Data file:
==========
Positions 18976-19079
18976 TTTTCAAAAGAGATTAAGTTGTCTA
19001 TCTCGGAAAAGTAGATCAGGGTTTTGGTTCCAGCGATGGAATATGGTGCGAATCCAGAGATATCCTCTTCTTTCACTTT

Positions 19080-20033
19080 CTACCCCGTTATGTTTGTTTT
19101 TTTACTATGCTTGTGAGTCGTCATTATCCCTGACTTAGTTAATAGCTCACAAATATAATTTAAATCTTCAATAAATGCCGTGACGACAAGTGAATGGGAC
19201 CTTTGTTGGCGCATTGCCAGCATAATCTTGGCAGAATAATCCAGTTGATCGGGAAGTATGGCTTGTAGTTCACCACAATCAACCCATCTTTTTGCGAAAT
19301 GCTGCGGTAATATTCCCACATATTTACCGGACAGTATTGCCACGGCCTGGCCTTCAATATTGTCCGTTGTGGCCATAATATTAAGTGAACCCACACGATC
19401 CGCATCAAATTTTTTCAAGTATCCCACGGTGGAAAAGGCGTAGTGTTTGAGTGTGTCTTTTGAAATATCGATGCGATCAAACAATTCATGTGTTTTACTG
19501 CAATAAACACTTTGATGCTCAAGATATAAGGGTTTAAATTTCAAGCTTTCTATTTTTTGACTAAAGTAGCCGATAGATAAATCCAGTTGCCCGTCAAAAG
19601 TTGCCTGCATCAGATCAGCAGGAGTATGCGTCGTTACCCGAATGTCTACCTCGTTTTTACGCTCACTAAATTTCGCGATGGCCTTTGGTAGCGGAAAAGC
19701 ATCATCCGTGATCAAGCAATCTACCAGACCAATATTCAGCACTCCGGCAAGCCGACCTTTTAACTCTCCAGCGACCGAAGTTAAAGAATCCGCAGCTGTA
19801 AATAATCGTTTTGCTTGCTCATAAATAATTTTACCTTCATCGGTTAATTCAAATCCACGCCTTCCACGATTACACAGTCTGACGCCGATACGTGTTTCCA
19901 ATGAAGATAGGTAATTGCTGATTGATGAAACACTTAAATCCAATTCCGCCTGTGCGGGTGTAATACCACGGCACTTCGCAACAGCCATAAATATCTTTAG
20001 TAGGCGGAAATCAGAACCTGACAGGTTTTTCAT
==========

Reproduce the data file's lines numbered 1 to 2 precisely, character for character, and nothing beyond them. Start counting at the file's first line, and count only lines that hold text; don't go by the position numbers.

Positions 18976-19079
18976 TTTTCAAAAGAGATTAAGTTGTCTA